Review: Barbarians of Lemuria

Posted: 23 March 2016 in Reviews

“Designing adventures can be a bit daunting. The thing is, you shouldn’t bust a gut over it. The more it is planned out, the less easy it will be to play.” – Barbarians of Lemuria

I’ve been eyeing this up for a while, and eventually gave in to temptation.

In a Nutshell: Simple but excellent sword and sorcery RPG. 110 page PDF by Beyond Belief Games, $5. Hard copy also available, but dude, that’s, like, soooo twentieth century…

I should mention that I got the Legendary Edition, and I know there are several other editions but not what the differences between them are. Caveat emptor.


The book opens with the history of Lemuria, the world of the setting; there’s an ancient sorcerous civilisation, then there’s a Dark Lord, then a hero sorts him out, then the sorcerors come back, then another hero sorts them out, then the present day. So you have an ancient-to-mediaeval setting, scantily-clad and mighty-thewed barbarians with an eye on the main chance, evil sorcerors, and fortunes quickly found and just as quickly lost.

Next comes an essay on role-playing, which unusually is not focused on “what is a role-playing game” but is an explanation of the kinds of stories this game tells, how the Game Master and players are expected to contribute, and what to expect in terms of game-play.

Mechanically, characters have four attributes (Strength, Agility, Mind and Appeal), four combat abilities (Brawl, Melee, Ranged and Defence) and four careers (chosen from a list of 26). You have four points to split between the attributes, another four to split between combat abilities, and four to split between careers; the maximum initial rating for any of them is 3. Lifeblood (hit points) is ten plus your Strength. Heroes also have one or two boons (Edges, Advantages, Feats, whatever) and possibly a flaw as well; these are chosen from lists determined by one’s birthplace. Boons let you roll three dice and pick the best two, flaws require you to roll three dice and pick the worst two – they typically apply only in specific circumstances, such as “when the situation calls for someone to believe you”.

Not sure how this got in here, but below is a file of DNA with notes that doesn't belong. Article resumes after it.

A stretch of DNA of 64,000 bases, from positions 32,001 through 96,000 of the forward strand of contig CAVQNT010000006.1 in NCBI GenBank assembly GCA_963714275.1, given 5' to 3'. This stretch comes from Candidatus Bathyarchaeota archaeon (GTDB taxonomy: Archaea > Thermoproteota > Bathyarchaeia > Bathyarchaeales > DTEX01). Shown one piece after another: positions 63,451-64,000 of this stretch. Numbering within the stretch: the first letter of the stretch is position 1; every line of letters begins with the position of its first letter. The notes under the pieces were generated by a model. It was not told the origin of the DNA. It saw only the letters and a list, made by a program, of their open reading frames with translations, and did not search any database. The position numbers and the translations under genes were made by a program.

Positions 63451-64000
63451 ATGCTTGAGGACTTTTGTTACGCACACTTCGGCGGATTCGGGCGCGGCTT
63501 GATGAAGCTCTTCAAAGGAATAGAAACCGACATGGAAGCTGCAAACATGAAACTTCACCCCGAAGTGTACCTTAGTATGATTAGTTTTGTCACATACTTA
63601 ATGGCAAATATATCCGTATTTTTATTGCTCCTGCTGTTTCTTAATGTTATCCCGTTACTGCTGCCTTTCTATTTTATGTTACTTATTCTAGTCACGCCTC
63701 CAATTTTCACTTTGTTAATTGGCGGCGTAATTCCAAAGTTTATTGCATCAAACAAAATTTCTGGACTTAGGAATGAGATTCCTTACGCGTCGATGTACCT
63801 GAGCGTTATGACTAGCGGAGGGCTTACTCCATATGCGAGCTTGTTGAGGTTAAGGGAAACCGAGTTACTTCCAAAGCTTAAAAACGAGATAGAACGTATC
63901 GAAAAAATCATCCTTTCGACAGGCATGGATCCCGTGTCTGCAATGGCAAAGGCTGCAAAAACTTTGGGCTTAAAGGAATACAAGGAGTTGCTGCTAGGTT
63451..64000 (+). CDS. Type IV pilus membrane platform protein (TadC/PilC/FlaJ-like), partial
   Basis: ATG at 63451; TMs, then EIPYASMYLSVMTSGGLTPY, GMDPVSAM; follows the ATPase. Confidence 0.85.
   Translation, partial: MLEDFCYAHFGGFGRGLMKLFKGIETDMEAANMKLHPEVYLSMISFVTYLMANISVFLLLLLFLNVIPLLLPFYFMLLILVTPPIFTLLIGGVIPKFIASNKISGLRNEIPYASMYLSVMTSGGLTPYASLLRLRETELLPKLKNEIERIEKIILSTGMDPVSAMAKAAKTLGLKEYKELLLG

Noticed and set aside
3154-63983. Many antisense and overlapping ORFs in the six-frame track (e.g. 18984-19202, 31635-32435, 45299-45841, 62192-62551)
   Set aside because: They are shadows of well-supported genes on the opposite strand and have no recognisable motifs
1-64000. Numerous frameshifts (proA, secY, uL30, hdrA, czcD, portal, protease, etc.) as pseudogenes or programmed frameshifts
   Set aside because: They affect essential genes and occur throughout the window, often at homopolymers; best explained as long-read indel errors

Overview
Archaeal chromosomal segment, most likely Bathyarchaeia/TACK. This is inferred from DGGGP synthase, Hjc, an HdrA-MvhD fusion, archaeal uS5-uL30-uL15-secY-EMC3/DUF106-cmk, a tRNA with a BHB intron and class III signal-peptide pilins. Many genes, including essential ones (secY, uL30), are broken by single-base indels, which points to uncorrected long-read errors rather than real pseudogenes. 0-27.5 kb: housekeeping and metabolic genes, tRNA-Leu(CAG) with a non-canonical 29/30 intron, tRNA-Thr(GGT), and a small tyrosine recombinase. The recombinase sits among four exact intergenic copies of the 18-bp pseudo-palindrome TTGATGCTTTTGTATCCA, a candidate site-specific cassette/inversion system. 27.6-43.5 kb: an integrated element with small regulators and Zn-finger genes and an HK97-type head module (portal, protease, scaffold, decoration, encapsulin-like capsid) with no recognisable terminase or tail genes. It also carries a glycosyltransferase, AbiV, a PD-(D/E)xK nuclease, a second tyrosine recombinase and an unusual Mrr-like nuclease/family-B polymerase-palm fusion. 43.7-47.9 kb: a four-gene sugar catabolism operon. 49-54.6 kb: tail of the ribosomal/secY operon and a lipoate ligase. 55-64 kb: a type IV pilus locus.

Important NPCs are generated like heroes, while Rabble have 3 Lifeblood, most attributes at 0, and are unlikely to last long.

To attempt a task with some chance of failure, the player rolls 2d6, adds the relevant attribute and either any relevant combat ability or any relevant career, and applies situational modifiers; if the result is 9 or more, success. A natural 12 on the dice is always success, a natural 2 is always failure. Sufficiently high rolls, or ones boosted by spending “hero points”, may be Mighty or even Legendary; a nice touch is that with a Mighty Success in combat, the damage you roll is the number of Rabble you incapacitate. (Combat, by the way, follows the usual pattern; roll for who goes first, roll to hit, roll for damage, deduct damage from Lifeblood.)

In terms of rewards, loot is abstract; the GM describes the piles of gold and gems, the characters pick it up and take it away, and the players describe how they drink and gamble it all away – and how many experience points (sorry, Advancement Points) they get depends on how they spend it; misers and hoarders get one point, most people get two, players with especially cool or funny stories get three, especially if the story leads into another adventure. AP are used to improve abilities or careers, buy new boons, or buy off flaws.